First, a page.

Another EU crisis summit has come and gone and the dire straits in which the euro area is stranded, have not been alleviated. With that in mind, what is the outlook for (long-term) interest rates in the euro area and the role of the European Central Bank?
At the beginning of December the world witnessed another EU summit, promising a comprehensive package to solve the euro crisis and save the common European currency. In the end, the only thing that was new coming from this summit, was a name: ‘comprehensive package’ has been replaced by something called a ‘fiscal compact’.
Financial markets have reacted in a lukewarm way – at the very best – to the fiscal compact. In essence, there was scarcely anything new in it. For the most part, earlier agreements were confirmed and plans were made to strictly enforce compliance with the fiscal rules. Unfortunately, Europe’s track record is abominable when it comes to compelling member states to comply with its ‘house rules’; not helped by the fact that this had been and will remain a political matter (sanctions are not automatically enforced and it is possible to stop them).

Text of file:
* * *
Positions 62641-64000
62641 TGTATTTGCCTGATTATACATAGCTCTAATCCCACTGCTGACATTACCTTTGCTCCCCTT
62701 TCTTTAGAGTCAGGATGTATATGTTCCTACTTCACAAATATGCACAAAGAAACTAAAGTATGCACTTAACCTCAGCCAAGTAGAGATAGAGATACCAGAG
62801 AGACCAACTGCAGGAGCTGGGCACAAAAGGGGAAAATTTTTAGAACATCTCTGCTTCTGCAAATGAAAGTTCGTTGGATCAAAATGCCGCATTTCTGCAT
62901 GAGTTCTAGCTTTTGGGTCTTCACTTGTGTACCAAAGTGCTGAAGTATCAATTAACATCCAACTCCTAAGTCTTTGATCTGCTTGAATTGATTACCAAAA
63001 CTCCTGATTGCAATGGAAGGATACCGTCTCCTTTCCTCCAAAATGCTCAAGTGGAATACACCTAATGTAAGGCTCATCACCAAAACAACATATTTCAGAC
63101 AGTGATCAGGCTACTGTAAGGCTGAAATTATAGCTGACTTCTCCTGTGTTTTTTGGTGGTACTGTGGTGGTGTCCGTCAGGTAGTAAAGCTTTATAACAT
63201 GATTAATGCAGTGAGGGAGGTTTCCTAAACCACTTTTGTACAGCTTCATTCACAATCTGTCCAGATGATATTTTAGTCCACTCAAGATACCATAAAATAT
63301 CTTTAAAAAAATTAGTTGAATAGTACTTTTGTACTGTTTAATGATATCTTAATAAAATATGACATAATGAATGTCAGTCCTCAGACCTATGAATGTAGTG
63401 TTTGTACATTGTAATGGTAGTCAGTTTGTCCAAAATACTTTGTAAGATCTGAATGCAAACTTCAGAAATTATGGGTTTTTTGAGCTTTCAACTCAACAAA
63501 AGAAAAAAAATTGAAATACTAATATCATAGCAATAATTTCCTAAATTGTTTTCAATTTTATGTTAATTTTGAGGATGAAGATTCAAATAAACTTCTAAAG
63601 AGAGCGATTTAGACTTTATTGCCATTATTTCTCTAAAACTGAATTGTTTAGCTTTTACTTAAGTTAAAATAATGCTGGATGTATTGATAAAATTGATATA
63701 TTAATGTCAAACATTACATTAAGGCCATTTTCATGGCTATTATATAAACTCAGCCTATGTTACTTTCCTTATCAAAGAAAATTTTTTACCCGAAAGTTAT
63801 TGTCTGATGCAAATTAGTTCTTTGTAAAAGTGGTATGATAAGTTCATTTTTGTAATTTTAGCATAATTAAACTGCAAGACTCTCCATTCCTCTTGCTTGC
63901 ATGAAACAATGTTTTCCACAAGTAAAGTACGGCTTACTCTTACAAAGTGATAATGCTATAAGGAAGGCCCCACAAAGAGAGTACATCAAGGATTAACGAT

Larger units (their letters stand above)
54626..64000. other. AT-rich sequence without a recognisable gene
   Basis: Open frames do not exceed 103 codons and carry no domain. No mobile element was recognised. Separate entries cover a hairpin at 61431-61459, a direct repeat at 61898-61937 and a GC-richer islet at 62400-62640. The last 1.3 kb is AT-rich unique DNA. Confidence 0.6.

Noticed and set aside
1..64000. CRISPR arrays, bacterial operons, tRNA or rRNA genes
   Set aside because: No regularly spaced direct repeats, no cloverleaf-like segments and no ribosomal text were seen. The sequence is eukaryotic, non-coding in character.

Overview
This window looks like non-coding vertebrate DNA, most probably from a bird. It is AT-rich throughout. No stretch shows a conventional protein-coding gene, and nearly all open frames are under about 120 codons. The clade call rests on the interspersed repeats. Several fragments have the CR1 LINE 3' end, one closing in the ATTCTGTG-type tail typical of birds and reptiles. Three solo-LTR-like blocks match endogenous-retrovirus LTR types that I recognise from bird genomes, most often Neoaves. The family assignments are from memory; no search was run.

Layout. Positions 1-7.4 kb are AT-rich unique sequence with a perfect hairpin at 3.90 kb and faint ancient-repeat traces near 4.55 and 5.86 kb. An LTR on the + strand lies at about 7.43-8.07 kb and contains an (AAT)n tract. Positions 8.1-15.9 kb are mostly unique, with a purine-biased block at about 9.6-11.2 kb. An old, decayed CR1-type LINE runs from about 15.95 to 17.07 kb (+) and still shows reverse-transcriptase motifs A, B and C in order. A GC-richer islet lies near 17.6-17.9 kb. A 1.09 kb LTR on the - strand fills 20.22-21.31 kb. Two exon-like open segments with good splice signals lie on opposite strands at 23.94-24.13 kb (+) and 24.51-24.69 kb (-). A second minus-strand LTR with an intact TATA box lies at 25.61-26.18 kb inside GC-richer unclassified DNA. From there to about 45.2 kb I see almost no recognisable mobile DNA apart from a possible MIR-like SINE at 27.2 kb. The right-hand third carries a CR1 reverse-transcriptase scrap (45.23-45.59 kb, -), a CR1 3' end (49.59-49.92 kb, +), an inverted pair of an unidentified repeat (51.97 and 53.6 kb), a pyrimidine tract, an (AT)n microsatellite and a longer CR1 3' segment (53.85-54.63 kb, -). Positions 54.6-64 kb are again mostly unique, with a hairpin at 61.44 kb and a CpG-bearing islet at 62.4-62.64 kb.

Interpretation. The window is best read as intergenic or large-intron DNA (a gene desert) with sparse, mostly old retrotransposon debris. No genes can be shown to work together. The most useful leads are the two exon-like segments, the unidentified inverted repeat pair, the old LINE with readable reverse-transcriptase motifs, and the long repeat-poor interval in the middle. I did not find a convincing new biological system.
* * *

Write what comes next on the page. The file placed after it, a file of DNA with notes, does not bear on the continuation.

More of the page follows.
With details still to be worked out, including judicial ones like whether the agreement can be ratified by national parliaments only; whether in some countries a referendum is needed; and whether the institutions of the European Union are allowed to implement an agreement between 26 member states (ie an agreement that is not made by all EU member states), uncertainty about the near future has, if anything, increased. Moreover, the likelihood of ratings downgrades of all euro area member states, thus including the six AAA rated members, has increased. All in all, ECR Research expects the euro crisis to escalate in 2012.
With the fact that no euro area country is willing to pull the plug on the common currency, in practical terms this means that the relatively strong countries will have to put more money on the table to keep the euro area together.
Furthermore and despite the recent comments from the new President Mario Draghi, we expect that the European Central Bank (ECB) will have no other choice but to engage in wider scale buying of bonds of distressed euro area members. Moreover, the central bank will lower its key interest rate further, after cutting it in November and December by a total of 0.5 percentage points. The ECB key interest rate now stands at 1%, much higher than comparable rates of the Bank of England (0.5%) and the Fed (between 0 and 0.25%).
We expect the ECB to further cut its key interest rate because of the worsening economic outlook. At the very best, the euro area will record a very low rate of economic growth in 2012 with high chances of a recession in almost all member states. This low economic growth could lead to fear of deflation materialising. Deflation does not square with the ECB’s goal of price stability, defined as annual rate of inflation below but close to 2%.